Pecan harvesting equipment and methods might be useful in picking up acorns. Here's something on how to harvest pecans. Here's used pecan equipment.

Sunday, July 26, 2009

Pig Destruction

Bruce King has nice photos showing the destruction pigs can cause in a greenhouse.

Ugly Piglet

Piglets are usually cute. Shane Petersen has an example of a ugly piglet. It takes a lot of work to get pigs to look nice for photos.

How animals look are really important to humans. A lot of breeds look the way they do because humans have culled the ugly ones for many generations.

Wooly Pigs breeds pigs that eat well. We don't care how they look. Mangalitsa crosses (75%) look heterogenous and are a bit uglier than the purebreds. But they taste great.

When people me that Mangalitsa pigs are the ugliest pigs they've seen, I tell them they are the best-tasting. That's backed by empirical results.

Saturday, July 25, 2009

Pig Gallery, Pig Fashion

Swallow-belly Mangalitsa sow.

There's a pig gallery that shows the Swallow-Bellied, Red and Blonde Mangalitsa pigs. They are different breeds, created by upgrading.

People care a lot about how pigs look, not just how they taste. It isn't enough for them to produce the right sort of pork. Pigs have been heavily selected for looks, just like dogs. It isn't too hard to see how that would happen: pig breeders are good at producing the kinds of pigs that people want.

One breeder told me that a few years ago, one could get a big premium for a pig so lean and muscular that it had a visible groove down its back. This year, pretty much every kid at the county fair had such a pig. There's no premium for them anymore.

In this way, the livestock business is like fashion. Historically, scientific farmers (aka "eggheads") have been responsible for starting and promoting destructive fads and crazes in farming.

Red Mangalitsa Pigs in Hungary

There's a gallery on the web showing very fat Mangalitsa pigs, from the Mangold company.

There's a tremendous amount of calories stored in those pigs.
Old photo from

In the background, you can see the farm they are heading to.

Friday, July 24, 2009

Bakers Green Acres Pig Fun

Bakers Green Acres has some photos of their pigs on their blog.

I wish they had higher resolution photos, so I could see more detail.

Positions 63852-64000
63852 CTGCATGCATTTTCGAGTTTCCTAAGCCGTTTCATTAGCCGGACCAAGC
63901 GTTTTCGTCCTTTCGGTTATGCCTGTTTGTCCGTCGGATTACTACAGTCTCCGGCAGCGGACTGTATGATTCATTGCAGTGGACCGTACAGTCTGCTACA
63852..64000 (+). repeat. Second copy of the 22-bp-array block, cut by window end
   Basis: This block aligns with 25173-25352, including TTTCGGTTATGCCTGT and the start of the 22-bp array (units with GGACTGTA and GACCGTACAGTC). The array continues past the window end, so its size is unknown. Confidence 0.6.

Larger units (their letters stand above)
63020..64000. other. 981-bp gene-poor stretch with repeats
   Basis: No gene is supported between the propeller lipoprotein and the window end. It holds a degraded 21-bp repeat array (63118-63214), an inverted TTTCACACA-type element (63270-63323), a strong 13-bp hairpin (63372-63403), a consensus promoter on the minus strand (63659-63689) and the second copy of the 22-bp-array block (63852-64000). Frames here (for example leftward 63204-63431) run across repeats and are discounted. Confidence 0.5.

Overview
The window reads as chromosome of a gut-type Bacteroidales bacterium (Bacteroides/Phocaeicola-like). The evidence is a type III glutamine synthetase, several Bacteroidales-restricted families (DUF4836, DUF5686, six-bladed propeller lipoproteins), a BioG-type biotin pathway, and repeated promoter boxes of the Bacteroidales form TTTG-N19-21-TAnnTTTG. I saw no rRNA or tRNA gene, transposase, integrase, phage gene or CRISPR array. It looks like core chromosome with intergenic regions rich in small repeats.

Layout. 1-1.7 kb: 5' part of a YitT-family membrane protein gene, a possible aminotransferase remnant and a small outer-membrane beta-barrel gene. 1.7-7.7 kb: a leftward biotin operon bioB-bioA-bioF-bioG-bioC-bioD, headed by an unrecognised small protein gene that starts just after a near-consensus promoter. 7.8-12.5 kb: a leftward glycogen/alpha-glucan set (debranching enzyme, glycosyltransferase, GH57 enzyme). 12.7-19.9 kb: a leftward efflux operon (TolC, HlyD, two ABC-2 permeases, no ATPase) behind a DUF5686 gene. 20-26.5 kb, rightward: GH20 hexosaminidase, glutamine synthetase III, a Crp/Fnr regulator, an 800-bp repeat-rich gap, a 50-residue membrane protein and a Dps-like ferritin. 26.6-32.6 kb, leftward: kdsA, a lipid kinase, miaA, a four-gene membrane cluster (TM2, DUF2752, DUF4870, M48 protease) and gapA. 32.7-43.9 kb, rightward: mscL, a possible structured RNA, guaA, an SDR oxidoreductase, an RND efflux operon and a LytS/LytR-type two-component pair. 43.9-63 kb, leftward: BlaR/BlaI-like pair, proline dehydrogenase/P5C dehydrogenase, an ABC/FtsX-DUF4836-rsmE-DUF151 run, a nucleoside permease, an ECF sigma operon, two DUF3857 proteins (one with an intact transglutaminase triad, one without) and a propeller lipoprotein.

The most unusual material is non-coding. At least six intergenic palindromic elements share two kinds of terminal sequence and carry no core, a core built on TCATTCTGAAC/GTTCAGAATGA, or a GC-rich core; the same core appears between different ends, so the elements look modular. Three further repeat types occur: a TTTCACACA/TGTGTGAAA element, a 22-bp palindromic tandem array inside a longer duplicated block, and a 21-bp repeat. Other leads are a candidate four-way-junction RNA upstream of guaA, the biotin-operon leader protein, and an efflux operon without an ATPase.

Thursday, July 23, 2009

Elements Dinner Advertising

I really like the advertising for the Elements Mangalitsa dinner.

Wednesday, July 22, 2009

Fresh Iberico Pork - pictures

Iberico Loin

I saw a blog post, with pictures, of the fresh iberico pork. I mentioned this recently.

I understand that Bakers Green Acres will probably finish some of their purebred Mangalitsa pigs on acorns, as will Harry Cope in Missouri, Shane Petersen, and of course, Kylan Hoover (who has already done it for The French Laundry).

Mangalitsa loin

It will be interesting to hear how America's Mangalitsa pork (from the different producers) compares to Spain's Iberico (from Fermin). My bet is that Fermin's stuff won't be as good, because they are probably using leaner genetics.

Although Chef Stockner says that Iberico and Mangalitsa are basically the same (in the kitchen), he says that in Vienna, where they can order from multiple Iberico sources and multiple Mangalitsa sources. In the USA, you've only got Fermin (and they are no doubt skimming). I think the quality and price will be better when there are multiple producers.

Here's info on how Spanish companies produce Iberico.

Dusted Valley's Pigs on Facebook

Andrae Bopp of Dusted Valley emailed me recently, and it made me wonder how their pigs are. I was happy to see they've got pictures of their Mangalitsa pigs on Facebook.

I'm guessing they took those photos shortly after they got the pigs.